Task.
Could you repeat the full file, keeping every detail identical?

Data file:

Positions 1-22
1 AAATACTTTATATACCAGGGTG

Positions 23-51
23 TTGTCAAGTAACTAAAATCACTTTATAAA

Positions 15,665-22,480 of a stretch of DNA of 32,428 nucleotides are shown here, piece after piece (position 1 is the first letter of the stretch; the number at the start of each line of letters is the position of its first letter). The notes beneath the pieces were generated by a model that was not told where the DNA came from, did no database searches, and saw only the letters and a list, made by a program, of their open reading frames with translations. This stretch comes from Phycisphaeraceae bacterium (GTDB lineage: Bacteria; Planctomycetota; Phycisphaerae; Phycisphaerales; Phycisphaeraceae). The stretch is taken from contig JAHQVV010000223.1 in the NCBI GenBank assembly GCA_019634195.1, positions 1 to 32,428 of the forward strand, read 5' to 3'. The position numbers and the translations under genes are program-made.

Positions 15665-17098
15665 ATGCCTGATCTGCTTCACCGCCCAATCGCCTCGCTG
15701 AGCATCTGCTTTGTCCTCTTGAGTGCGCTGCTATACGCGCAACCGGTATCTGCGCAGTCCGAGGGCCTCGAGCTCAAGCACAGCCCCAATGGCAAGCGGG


Positions 1-22
1 AAATACTTTATATACCAGGGTG

Positions 23-51
23 TTGTCAAGTAACTAAAATCACTTTATAAA

Positions 15,665-22,480 of a stretch of DNA of 32,428 nucleotides are shown here, piece after piece (position 1 is the first letter of the stretch; the number at the start of each line of letters is the position of its first letter). The notes beneath the pieces were generated by a model that was not told where the DNA came from, did no database searches, and saw only the letters and a list, made by a program, of their open reading frames with translations. This stretch comes from Phycisphaeraceae bacterium (GTDB lineage: Bacteria; Planctomycetota; Phycisphaerae; Phycisphaerales; Phycisphaeraceae). The stretch is taken from contig JAHQVV010000223.1 in the NCBI GenBank assembly GCA_019634195.1, positions 1 to 32,428 of the forward strand, read 5' to 3'. The position numbers and the translations under genes are program-made.

Positions 15665-17098
15665 ATGCCTGATCTGCTTCACCGCCCAATCGCCTCGCTG
15701 AGCATCTGCTTTGTCCTCTTGAGTGCGCTGCTATACGCGCAACCGGTATCTGCGCAGTCCGAGGGCCTCGAGCTCAAGCACAGCCCCAATGGCAAGCGGG